And so it was with a feeling of pleasurable anticipation that, on the
morning after, he gathered the papers round him at breakfast, and
prepared to read what the critics had to say.
He had a remarkable Press. I give a few examples of the notices he
obtained from the leading papers:
"Mr Eustace Merrowby was Tommy."—Daily Telegraph.
"The cast included Mr Eustace Merrowby."—Times.
"... Mr Eustace Merrowby..."—Daily Chronicle.
"We have no space in which to mention all the other
"This criticism only concerns the two actors we have mentioned, and
does not apply to the rest of the cast."—Sportsman.
"Where all were so good, it would be invidious to single out
anybody for special praise."—Daily Mail.
"The acting deserved a better play."—Daily News.
"... Tommy..."—Morning Post.
As Eustace read the papers, he felt that his future was secure.
True, The Era, careful never to miss a single performer, had yet to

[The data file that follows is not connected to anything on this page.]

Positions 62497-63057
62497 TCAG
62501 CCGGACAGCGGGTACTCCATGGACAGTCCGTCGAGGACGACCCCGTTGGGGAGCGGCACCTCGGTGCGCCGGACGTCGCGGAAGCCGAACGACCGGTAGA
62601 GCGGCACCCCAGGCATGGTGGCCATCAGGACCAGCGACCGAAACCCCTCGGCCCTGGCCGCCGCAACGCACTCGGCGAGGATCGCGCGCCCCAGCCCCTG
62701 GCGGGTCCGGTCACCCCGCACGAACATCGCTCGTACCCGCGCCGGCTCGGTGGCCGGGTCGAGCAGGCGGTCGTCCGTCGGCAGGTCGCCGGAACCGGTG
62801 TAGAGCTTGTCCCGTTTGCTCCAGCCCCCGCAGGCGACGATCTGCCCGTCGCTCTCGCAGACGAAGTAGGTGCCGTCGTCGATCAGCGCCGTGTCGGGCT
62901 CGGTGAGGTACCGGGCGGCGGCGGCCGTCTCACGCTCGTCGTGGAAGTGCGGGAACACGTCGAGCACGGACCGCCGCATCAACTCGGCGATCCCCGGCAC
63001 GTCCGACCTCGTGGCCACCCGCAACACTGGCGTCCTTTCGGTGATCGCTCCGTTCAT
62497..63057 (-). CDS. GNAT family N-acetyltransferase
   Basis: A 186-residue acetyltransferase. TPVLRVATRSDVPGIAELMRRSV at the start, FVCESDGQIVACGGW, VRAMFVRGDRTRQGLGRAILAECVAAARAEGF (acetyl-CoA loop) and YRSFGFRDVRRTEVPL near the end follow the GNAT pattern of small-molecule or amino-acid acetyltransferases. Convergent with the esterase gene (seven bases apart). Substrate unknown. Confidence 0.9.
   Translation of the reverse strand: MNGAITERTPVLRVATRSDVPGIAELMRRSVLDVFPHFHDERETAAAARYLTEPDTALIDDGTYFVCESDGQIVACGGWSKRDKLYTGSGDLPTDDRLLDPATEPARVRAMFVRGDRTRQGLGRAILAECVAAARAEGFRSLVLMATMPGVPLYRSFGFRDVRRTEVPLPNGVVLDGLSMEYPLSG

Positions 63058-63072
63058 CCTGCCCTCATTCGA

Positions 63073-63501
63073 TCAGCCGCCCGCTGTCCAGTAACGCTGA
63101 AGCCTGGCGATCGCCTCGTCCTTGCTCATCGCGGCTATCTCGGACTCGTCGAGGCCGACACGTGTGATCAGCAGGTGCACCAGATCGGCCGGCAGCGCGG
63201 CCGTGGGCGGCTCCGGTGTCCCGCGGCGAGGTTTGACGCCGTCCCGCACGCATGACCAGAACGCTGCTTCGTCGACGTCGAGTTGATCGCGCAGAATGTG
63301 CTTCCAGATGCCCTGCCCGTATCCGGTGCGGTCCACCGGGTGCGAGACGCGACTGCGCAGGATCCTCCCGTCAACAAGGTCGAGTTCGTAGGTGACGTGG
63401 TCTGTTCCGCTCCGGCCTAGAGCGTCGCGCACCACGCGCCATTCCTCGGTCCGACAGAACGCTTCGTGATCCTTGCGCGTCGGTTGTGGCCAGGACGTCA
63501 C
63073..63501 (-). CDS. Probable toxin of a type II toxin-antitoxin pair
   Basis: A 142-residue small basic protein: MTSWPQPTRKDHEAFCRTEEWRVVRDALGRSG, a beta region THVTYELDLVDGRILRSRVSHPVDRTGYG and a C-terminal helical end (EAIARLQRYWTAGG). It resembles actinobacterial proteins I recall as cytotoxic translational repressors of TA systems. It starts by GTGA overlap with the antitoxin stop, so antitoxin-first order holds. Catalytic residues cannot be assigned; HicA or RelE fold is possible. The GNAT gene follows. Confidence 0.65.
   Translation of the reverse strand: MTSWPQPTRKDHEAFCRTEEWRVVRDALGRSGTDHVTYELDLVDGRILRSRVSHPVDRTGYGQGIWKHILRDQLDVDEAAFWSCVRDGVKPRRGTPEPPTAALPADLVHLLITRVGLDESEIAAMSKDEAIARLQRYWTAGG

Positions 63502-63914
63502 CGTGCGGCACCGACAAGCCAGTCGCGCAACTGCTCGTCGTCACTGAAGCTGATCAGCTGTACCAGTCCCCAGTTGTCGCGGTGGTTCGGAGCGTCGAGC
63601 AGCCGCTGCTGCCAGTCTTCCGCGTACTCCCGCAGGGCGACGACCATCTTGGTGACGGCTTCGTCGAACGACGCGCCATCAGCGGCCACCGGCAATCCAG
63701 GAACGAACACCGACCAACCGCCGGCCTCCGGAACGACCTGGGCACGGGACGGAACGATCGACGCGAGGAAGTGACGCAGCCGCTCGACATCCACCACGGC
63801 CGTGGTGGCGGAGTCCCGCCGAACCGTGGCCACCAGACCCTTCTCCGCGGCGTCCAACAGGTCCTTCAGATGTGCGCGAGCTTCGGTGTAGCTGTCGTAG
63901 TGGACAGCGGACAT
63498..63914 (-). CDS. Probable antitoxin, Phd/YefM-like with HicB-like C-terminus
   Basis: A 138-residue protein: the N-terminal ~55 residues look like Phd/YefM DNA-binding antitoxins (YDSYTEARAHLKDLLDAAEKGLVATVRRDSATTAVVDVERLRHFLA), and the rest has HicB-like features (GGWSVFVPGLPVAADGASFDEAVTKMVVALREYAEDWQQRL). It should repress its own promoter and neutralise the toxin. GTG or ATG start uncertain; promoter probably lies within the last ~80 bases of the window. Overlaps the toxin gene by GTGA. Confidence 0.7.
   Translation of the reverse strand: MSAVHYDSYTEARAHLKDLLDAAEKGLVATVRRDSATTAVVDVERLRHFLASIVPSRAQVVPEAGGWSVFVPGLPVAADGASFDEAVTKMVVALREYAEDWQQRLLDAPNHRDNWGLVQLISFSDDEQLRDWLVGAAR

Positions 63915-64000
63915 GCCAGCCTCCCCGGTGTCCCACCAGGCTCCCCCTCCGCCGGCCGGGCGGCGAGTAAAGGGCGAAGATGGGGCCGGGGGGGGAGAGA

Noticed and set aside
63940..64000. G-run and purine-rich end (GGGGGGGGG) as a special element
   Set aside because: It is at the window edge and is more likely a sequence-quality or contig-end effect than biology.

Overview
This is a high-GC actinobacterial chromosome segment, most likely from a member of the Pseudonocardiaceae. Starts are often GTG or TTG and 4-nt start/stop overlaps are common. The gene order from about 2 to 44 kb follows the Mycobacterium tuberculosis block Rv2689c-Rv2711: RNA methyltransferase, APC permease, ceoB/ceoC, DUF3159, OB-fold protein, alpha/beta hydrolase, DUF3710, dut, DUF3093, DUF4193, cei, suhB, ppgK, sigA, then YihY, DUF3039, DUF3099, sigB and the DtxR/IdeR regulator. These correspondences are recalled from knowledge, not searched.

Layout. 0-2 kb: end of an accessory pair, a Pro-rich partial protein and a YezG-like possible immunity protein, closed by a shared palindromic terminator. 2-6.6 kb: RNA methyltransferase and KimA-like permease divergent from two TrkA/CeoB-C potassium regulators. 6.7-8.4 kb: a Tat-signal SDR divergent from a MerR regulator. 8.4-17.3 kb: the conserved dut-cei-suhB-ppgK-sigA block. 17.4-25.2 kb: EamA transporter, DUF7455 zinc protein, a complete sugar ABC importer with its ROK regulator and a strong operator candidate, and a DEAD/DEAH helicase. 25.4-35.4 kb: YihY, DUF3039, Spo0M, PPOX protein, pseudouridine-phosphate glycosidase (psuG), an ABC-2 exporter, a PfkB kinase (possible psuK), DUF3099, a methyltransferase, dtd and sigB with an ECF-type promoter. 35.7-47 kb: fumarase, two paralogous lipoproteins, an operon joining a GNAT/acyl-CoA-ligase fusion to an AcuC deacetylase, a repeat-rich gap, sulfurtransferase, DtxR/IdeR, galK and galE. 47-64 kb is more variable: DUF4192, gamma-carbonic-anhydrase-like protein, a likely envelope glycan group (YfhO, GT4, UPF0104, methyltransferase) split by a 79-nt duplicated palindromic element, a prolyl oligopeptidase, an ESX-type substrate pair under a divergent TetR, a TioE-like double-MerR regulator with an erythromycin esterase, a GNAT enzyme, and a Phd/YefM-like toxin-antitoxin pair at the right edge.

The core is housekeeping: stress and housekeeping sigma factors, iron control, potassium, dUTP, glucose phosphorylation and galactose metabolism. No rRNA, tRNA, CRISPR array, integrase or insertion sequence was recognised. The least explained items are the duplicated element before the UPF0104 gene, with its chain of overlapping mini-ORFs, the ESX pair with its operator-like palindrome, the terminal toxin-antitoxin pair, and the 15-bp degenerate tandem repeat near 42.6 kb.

say, "Mr Eustace Merrowby was capital as Tommy," and The Stage,
"Tommy was capitally played by Mr Eustace Merrowby"; but even without
this he had become one of the Men who Count—one whose private life
was of more interest to the public than that of any scientist, general
or diplomat in the country.
Into Eustace Merrowby's subsequent career I cannot go at full
length. It is perhaps as a member of the Garrick Club that he has
attained his fullest development. All the good things of the Garrick
which were not previously said by Sydney Smith may safely be put down
to Eustace; and there is no doubt that he is the ringleader in all the
subtler practical jokes which have made the club famous. It was he who
pinned to the back of an unpopular member of the committee a sheet of
paper bearing the words
—and the occasion on which he drew the chair from beneath a
certain eminent author as the latter was about to sit down is still
referred to hilariously by the older members.
Finally, as a convincing proof of his greatness, let it be said
that everybody has at least heard the name "Eustace Merrowby"—even
though some may be under the impression that it is the trade-mark of
a sauce; and that half the young ladies of Wandsworth Common and
Winchmore Hill are in love with him. If this be not success, what is?